To see my version open source/cassette-no-code.fla, find the Front movie clip symbol within the library and open it:



Step 6: Organise Your Library

We have the cassette housing complete and stored in the library as Front and Back. At this point you might want to create a folder within your library called "Housing" and move both clips into it along with any additional clips used by them.

You can see below that I created addition sub-folders to help further tidy things. You may want to do the same if the root of your Housing folder looks cluttered.



Step 7: Reel

Now let's create the reels that the tape winds around. Both reels are identical so we only need to create a single movie clip symbol that can be used for both.

Create a new movie clip symbol and name it "Reel".

Try to make your attempt look as close as possible to the reel from the reference bitmap.

Below, the color


ed outlines give some insight into how I constructed my reel, and you can also see how your finished reel should look.


To see my version open source/cassette-no-code.fla, find the Reel movie clip symbol within the library and open it:



Step 8: Animating the Reel

We have a movie clip symbol that represents the reel. Now we can create an animation of the reel turning.

Create a new movie clip symbol and name it "Reel Turning".

Rename the layer to "Reel" and drag the Reel movie clip symbol from the library to the stage. Centre the movie clip instance on the stage.

Move to frame 90 and create a keyframe by selecting: Insert | Timeline | Keyframe.


Move back to the start of the timeline and right-click on frame 1. From the context menu select Create Classic Tween. (If you're using Flash CS3 select Create Motion Tween)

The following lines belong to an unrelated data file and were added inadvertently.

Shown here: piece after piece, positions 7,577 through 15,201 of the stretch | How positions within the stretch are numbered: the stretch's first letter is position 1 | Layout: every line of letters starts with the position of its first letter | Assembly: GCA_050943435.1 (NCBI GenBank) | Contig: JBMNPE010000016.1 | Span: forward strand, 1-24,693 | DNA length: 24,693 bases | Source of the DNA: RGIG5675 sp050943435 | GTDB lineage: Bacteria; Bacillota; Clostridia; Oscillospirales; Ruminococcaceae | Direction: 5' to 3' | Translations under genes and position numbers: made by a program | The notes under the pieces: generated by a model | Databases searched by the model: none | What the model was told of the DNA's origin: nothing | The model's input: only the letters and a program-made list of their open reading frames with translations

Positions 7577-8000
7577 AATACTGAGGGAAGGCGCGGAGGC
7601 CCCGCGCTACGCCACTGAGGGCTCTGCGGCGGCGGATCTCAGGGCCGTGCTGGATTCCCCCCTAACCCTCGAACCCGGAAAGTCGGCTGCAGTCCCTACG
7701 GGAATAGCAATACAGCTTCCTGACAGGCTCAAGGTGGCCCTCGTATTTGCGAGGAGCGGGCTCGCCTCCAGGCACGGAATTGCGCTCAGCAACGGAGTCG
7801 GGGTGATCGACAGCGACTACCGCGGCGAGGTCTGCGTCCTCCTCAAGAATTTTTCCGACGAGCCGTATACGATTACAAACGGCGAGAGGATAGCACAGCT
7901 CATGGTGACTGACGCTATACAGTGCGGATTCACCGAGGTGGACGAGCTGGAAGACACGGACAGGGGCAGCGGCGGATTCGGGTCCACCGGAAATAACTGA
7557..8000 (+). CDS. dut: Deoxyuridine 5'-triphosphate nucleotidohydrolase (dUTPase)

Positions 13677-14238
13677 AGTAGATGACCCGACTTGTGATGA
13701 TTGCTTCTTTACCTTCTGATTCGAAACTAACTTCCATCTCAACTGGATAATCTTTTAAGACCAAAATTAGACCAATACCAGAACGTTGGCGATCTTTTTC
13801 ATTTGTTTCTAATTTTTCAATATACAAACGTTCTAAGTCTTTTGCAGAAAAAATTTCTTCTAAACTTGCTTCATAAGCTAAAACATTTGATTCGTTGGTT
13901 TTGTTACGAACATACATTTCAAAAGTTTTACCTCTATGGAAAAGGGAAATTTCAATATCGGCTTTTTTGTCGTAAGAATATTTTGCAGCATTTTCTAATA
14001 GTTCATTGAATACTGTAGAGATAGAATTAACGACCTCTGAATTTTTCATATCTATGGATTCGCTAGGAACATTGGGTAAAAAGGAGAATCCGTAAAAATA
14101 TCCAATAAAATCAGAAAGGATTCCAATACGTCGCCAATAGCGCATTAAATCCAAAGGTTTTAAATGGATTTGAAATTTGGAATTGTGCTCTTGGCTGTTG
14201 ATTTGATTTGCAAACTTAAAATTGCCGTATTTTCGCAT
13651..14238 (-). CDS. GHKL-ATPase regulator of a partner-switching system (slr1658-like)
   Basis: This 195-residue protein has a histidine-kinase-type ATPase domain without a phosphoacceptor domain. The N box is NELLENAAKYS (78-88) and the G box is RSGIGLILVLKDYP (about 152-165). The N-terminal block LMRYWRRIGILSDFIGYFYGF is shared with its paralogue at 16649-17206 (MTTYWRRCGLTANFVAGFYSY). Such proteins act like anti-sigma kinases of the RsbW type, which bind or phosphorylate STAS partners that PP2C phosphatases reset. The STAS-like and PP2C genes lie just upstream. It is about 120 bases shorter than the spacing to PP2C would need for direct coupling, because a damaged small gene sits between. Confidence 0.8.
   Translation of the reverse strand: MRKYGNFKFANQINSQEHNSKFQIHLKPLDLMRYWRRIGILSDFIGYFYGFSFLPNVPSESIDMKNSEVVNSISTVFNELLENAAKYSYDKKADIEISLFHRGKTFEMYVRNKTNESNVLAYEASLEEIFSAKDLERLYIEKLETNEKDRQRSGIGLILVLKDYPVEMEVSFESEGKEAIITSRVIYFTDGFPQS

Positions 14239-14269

From the frame's Properties pane, set the Rotate field to: CCW. (If you're using Flash CS4 or CS5 then you may need to expand the Tweening category to reveal the Rotate field)


Currently frames 1 and 90 are identical, preventing our animation from looping perfectly.

Move to the end of the timeline and right-click on frame 89. From the context menu select Insert Keyframe. Now right-click on frame 90 and select Remove Frames. You will be left with 89 frames in your timeline.

This slight modification will allow the turning animation to smoothly loop.

To see my version open source/cassette-no-code.fla, find the Reel Turning movie clip symbol within the library and open it:



Step 9: Guide Roller

The two guide rollers that sit at the bottom corners of the cassette are much easier to recreate than the reels. Again we can construct a single library clip that can be used for both.

Create a new movie clip symbol and name it "Roller".

Your finished roller should look like this:


My final version can be found in the library of source/cassette-no-code.fla:



Step 10: Animating the Guide Roller

The procedure for animating the guide roller is almost identical to that of the reel.

Create a new movie clip symbol and name it "Roller Turning".

Rename the layer to "Roller" and drag the Roller movie clip symbol from the library to the stage. Centre the movie clip instance on the stage.

The cassette's rollers will spin faster than the reels, therefore we'll use fewer frames for this animation.

Move to frame 45 and create a keyframe by selecting: Insert | Timeline | Keyframe.


Move back to the start of the timeline and right-click on frame 1. From the context menu select Create Classic Tween. (Flash CS3 users should select Create Motion Tween).

From the frame's Properties pane, set the Rotate field to: CCW.


As was the case with the Roller Turning movie clip symbol, both the first and last frames of the tween will be identical, preventing our animation from looping smoothly.

Move to the end of the timeline and right-click on frame 44. Select Insert Keyframe. Now right-click on frame 45 and select Remove Frames.

The roller will now smoothly loop when animating.

To see my version open source/cassette-no-code.fla, find the Roller Turning movie clip symbol within the library and open it:



Step 11: Containing the Internal Parts